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The Night I Watched Porn Like Your Grandparents Did

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On Friday night, at around 11:15 pm, I dragged myself out of my apartment and sleepily put myself on the subway. Normally, only the promise of a few select things can get me to leave the house so late: extremely good food, Britpop dance nights, and sex. This time, the latter won out. I was going to watch porn the only way your grandparents could — in a theater full of curious strangers.

Nitehawk Cinema in Williamsburg, Brooklyn is the type of theater you daydream up when you’re a kid. The seating is intimate, you’re allowed to drink booze, and throughout the show, you can order an assortment of fried foods and have them hand-delivered to you by servers who seem to have mastered stooping under the movie screen. I had been invited to enjoy Nitehawk’s “Naughties” features — an ongoing series of vintage dirty flicks playing at midnights through December. Tonight’s feature film was The Telephone Book: the greatest sexy cult film you definitely haven’t heard of.

There were maybe 60 seats in the theater, but most of them were left empty. It was, after all, past midnight on a Friday.  The bar next door was clamoring with the sounds of glasses, giddy conversation, and thumpy bass as a Brooklyn bar on Friday night should. All that was left were the weirdos who had decided Nelson Lyon’s 1971 black-and-white sexploitation film was an exciting way to spend the evening. I was a weirdo.

I got tater tots with chives on top. Trailers for rote porn classics I’d never actually seen, like Debbie Does Dallas and Oral Generation, played big on the screen. At one point, “The Pastoral Symphony,” that really seductive centaur segment of Disney’s Fantasia, played on a loop to some rap music. “Fuck, Fantasia was really sexy,” I said to myself. It helped bring credence to the situation at hand. I was seeing adult films like they were meant to be shown.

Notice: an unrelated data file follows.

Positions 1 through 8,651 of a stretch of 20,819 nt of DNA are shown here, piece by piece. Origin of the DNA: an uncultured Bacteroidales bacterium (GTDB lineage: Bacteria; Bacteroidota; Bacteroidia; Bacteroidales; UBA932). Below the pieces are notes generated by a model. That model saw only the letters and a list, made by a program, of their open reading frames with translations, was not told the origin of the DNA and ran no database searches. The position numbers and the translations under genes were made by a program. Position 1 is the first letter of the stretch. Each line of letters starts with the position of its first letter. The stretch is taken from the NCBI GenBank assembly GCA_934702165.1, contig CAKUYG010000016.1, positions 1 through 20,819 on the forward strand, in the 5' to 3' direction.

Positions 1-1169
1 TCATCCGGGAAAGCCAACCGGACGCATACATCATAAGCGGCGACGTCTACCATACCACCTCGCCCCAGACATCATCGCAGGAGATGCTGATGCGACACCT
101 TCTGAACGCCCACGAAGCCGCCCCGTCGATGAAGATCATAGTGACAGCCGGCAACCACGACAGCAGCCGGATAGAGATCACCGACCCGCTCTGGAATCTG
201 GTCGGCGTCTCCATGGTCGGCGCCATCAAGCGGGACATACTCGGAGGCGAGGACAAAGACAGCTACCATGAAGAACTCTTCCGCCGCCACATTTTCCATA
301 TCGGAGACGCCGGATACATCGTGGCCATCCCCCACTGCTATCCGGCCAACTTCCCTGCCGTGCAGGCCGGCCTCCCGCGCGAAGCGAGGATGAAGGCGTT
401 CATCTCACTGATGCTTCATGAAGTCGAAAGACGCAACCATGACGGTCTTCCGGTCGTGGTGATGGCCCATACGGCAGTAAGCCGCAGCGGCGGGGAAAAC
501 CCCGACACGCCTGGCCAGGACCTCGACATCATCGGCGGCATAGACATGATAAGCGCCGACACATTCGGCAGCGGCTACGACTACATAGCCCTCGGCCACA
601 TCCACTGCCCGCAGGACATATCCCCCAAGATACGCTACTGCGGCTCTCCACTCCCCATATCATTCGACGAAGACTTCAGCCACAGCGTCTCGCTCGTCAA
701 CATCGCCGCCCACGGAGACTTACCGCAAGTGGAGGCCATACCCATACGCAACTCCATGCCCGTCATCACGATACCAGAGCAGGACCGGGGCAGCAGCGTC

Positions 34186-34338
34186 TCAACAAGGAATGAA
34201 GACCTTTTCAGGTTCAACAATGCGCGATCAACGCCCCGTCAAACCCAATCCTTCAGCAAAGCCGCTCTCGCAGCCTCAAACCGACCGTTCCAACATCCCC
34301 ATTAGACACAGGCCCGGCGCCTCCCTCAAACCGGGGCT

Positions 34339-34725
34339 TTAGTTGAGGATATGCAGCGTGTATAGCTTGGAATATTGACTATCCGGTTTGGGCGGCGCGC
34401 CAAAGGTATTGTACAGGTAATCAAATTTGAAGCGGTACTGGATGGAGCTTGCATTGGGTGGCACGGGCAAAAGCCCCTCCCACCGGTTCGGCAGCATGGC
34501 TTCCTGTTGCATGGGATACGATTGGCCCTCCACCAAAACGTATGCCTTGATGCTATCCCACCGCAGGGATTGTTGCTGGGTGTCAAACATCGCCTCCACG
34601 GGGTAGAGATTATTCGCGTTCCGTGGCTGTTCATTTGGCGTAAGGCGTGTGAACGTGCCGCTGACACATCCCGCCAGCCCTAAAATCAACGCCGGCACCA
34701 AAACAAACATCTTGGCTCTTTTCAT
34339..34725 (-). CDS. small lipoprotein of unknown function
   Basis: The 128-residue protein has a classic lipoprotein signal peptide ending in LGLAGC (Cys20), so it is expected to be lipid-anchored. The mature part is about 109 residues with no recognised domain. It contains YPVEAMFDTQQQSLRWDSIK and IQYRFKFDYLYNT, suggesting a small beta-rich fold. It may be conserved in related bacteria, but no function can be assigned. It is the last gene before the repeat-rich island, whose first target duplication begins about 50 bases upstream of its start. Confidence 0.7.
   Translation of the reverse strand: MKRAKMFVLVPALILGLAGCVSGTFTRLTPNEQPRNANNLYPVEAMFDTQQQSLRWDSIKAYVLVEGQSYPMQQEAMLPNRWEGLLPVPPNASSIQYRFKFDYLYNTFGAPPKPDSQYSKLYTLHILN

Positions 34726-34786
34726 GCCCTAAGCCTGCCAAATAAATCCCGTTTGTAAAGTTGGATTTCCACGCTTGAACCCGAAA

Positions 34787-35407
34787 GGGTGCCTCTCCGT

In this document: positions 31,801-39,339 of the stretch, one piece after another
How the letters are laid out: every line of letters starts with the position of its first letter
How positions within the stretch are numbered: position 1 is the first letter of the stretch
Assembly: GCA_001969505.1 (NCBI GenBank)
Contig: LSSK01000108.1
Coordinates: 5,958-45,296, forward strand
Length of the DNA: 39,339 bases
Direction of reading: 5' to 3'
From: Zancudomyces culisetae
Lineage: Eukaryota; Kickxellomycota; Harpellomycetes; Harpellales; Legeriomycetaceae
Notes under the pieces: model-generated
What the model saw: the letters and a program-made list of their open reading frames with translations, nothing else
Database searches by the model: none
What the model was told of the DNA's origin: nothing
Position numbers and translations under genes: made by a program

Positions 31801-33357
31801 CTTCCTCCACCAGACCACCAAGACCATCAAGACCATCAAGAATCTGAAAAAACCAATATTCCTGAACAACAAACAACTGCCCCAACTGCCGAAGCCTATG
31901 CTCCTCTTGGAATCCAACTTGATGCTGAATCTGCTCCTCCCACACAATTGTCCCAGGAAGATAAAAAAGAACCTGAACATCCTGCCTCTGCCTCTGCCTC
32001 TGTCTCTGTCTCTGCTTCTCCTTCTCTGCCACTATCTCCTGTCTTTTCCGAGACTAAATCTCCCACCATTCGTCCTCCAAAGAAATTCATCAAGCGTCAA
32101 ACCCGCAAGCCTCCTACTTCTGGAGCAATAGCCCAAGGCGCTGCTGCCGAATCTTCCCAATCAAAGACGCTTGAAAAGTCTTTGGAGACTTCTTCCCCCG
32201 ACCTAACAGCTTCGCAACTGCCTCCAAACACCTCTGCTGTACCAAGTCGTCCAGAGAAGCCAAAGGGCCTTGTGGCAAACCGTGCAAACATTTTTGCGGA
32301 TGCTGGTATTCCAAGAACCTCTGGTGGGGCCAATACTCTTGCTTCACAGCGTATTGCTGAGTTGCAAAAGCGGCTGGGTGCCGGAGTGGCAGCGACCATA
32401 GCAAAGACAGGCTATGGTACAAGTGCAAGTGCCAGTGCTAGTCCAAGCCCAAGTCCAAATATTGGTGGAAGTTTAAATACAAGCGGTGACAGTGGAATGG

In the pre-DVD, pre-tubesite era of the 1960s, 35mm adult movies could only be found in larger public spaces like this. By 1970, 750 porn theaters existed throughout the United States. Films varied from hardcore to subtle nudity, each theater had its own protocol. Sometimes masturbation was encouraged, other times (and of course the Naughties series is included in this), part of the experience was just watching something raunchy beside someone, hands in your lap. By 1989, the number of adult theaters greatly diminished. People didn’t want to go out and pay for what they could get high-speed at home.

Caryn Coleman, the Senior Film Programmer at Nitehawk Cinema, who curated the series, told me that, “with the immediate accessibility of porn on the internet and the pervasiveness of sexual imagery in our culture, the ‘need’ to watch it in a theater just isn’t there. But that’s what opens up the ideal opportunity to revisit these movies. What I’ve noticed is that the crowd who attends our screenings are between the ages of 25-45, mainly couples, who are cinephiles and exploitation fans.”

While watching the film, I couldn’t decide what kind of -philes we all were. The Telephone Book opened up with a cacophonous and throaty slurping sound that was sort of disgusting. Then came a close-up of a man’s lips. His stentorian voice growled into a phone: “Hello there, I’d like to talk to you very seriously for a moment about your beautiful tits.” A faint laughter trickled over us.

I stuffed another tot in my mouth and looked around, because I am nosy. Among the crowd watching with me was a cuddling gay couple, two straight couples, several giggling groups of twentysomethings, and in the far back row, an older group, a member of which sincerely resembled James Franco. Or, maybe, if I trust my current prescription, it could have very well been the kink-loving Renaissance man himself — the man who brought leather bars to Sundance. I mean, there were only 20 of us in there.

“This might actually be the most James Franco thing James Franco could ever do,” I thought to myself.